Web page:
You can think of this step as performing a Principal Components Analysis (PCA), which we use to identify the first principal component in the time series, which should correspond to activation in your functional paradigm. You need to find the part that pertains to the left-hand matrix in the SVD:

++ Left Vectors [U]:
25.639 7.9888 ... 0.5319
------------ ------------ ------------
00: -0.38698 0.075116 ... -0.090827
01: -0.09261 0.033281 ... -0.077916
300: -0.42006 -0.040904 ... 0.35085

The values in the top row are the eigenvalues for each eigenvector, which is the column of numbers below each eigenvalue. Identify the largest eigenvalue (i.e. the largest value in the top row), and save the column below it to a 1D file, say sv_amyg.1D. This should be the first principal component, also called the first eigenvector.

You should plot the 1D file to make sure it seems to have signal fluctuations that look about right for your experimental paradigm.

1dplot sv_amyg.1D

Now obtain the mean time series for the ROI (across all subjects):

1deval -a subj001_amyg.1D -b subj002_amyg.1D ... -expr “(a+b+c+...)/N” > amyg_mean.1D

and calculate its dot product with the first principal comonent:

3ddot -dodot sv_amyg.1D amyg_mean.1D

If the value is negative, then flip the sign of the first principal component:\

1deval -a sv_amyg.1D -expr “-a” > sv_amyg.1D

We also need to calculate the residual error variance for the ROI, which is given by:

psi_amyg =

where si is the ith eigenvalue.

Repeat these steps for each ROI. Save the residual error variances from all ROIs in a 1D file:


3.3. Calculating inter-ROI correlations and degrees of freedom.

We can now calculate the intercorrelation matrix between the different ROI principal components:

1ddot -dem sv_amyg.1D sv_ins.1D sv_acc.1D > roi_correls.1D

To estimate the effective degrees of freedom associated with the analysis, we have to take into account the degree of temporal autocorrelation in the ROI principal components. That is, if we have time series of length T samples, because the ith value of a component will typically be correlated with the i+1th value, and so on, it would not be correct to assume that each time series consisted of T independent samples. If all samples were independent, then the DOF would equal T-R, with R the number of ROIs. Because there is autocorrelation, however, the DOF will effectively be less than that number.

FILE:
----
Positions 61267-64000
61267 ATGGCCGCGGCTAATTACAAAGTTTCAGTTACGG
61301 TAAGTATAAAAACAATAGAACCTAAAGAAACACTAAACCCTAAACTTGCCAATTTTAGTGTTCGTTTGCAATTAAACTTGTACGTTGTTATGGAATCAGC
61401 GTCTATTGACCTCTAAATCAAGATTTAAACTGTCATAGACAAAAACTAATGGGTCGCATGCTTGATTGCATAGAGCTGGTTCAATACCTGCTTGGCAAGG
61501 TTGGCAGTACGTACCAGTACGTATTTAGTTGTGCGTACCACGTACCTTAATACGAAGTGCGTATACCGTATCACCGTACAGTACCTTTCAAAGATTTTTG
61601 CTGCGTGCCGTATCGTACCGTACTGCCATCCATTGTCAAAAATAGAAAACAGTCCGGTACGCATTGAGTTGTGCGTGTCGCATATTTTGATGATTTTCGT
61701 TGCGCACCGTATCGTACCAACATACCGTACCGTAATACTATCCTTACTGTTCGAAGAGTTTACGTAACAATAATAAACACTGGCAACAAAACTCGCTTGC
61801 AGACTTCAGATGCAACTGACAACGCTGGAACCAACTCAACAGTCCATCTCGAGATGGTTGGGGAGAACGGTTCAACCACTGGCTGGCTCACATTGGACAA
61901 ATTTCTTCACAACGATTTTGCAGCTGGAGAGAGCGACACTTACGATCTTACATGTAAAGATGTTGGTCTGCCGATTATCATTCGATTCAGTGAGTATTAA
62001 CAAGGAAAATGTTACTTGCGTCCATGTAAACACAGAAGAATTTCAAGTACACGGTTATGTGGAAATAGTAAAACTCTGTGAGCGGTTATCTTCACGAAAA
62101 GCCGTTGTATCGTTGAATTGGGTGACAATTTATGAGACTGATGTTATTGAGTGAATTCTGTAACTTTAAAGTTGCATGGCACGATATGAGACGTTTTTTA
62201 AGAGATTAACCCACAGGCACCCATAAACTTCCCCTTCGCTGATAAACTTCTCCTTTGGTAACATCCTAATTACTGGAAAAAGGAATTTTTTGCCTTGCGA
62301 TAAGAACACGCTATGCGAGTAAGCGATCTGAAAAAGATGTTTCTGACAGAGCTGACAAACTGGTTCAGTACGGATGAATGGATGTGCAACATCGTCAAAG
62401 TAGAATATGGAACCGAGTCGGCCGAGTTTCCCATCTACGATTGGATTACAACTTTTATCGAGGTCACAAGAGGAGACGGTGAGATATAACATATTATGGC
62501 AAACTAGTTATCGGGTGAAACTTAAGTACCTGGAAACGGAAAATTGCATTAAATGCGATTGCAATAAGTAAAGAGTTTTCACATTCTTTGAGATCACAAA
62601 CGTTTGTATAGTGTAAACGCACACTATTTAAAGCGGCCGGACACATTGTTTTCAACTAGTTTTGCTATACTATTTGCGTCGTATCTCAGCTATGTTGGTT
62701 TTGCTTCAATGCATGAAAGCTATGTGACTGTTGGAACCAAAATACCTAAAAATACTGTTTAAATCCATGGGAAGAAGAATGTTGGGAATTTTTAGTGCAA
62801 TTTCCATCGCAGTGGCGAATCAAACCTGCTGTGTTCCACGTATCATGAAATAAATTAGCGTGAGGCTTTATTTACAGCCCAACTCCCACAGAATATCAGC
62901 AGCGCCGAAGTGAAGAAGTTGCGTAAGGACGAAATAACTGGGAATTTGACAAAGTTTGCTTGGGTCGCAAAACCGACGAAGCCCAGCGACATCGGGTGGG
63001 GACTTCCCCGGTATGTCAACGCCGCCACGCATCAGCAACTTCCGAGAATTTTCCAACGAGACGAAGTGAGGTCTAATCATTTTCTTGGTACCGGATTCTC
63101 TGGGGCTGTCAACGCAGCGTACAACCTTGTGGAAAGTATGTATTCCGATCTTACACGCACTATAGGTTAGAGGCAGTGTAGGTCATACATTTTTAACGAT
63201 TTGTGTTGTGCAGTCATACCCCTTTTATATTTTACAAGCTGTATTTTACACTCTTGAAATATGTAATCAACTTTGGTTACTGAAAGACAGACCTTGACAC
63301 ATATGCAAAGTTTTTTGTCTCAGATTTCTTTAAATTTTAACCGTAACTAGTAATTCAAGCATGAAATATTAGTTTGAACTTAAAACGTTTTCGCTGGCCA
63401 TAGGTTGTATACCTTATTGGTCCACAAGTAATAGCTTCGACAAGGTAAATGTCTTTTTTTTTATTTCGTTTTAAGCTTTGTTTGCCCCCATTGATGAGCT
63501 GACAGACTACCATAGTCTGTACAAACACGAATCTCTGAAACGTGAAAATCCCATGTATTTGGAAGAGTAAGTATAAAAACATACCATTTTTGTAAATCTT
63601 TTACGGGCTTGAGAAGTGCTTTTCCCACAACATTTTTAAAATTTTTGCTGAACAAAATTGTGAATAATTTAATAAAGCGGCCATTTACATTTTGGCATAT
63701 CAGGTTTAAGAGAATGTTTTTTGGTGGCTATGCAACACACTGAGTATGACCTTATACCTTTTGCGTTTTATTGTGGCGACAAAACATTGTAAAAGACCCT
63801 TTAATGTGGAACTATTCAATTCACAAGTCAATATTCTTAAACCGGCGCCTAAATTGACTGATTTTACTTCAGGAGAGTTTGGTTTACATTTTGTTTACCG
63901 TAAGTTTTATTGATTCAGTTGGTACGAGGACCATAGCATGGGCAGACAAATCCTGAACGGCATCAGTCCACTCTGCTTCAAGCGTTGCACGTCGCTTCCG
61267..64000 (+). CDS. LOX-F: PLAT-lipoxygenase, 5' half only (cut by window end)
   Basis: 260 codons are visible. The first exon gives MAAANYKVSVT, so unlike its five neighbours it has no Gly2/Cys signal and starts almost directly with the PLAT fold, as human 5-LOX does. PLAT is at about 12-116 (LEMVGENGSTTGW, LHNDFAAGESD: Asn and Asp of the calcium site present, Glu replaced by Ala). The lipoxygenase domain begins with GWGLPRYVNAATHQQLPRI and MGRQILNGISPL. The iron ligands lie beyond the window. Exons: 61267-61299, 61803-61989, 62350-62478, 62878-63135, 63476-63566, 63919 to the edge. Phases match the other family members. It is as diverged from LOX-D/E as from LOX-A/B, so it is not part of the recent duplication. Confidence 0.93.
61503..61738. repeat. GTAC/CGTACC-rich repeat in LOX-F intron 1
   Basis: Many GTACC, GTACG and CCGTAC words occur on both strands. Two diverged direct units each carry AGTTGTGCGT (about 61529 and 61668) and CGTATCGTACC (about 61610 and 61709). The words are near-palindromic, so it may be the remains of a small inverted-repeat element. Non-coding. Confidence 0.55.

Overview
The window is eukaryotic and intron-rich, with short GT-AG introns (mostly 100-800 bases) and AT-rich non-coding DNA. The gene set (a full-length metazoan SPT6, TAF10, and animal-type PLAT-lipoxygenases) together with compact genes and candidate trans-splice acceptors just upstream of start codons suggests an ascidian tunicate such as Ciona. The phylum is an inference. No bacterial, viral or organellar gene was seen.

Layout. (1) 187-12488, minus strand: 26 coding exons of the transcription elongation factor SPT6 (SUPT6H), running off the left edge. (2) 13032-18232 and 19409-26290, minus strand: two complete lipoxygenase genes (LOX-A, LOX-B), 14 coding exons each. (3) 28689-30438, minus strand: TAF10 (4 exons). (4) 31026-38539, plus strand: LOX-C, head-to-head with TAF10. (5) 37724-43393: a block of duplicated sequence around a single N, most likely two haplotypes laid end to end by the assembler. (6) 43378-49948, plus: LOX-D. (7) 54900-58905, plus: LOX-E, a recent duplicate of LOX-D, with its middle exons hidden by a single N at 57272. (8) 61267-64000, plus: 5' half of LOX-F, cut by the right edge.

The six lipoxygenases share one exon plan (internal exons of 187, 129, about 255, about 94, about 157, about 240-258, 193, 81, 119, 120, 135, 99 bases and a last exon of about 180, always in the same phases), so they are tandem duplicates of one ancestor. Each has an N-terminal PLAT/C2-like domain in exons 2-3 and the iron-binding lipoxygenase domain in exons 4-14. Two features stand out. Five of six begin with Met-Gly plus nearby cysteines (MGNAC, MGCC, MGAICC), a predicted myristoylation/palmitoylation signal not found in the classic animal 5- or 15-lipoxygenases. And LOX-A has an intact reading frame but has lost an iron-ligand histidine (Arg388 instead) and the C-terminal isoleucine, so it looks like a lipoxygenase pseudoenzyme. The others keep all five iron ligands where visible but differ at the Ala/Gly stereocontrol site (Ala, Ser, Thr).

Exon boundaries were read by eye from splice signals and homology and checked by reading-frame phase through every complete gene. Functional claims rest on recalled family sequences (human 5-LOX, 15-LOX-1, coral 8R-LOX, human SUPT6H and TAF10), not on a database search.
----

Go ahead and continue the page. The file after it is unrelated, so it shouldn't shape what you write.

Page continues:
To estimate the first order autocorrelation for each ROI:

1ddot -demean sv_amyg.1D'{0..298}' sv_amyg.1D'{1..299}'

The effective degrees of freedom for the analysis is then given by:

dof =

Where T = number of time points, P = number of ROIs, and ARi = autocorrelation of ith ROI.

3.4. Model validation with SEM. In this mode, we postulate a model of how the different ROIs should be connected, and SEM will test our model. Let's imagine that our theory-based model is the following:

amyg connects to acc

acc connects to amyg

ins connects to acc and amyg

This we could instantiate in a matrix:

#       amyg    ins     acc
amyg    0       1       1
ins     0       0       0
acc     1       1       0

Save this into a 1D file, model.1D

Now we can run the SEM analysis as follows:

1dSEM -theta model.1D -C roi_correls.1D -psi roi_errors.1D -DF <dof>

where you should substitute the DOF value you obtained above for <dof> in the command. The program will produce output like the following:

++ Program 1dSEM: AFNI version=AFNI_2007_01_15_xxxx [32-bit]
++ Authored by: Daniel Glen, Gang Chen
Finding optimal theta values
Total number of iterations 237
Connection coefficients matrix: 3 x 3
01:      0.0000      0.0000      0.5615
02:      0.4512      0.0000      0.6133
03:      -0.5866      0.0000      0.0000

The output shows the estimated coefficients for each theorised connection.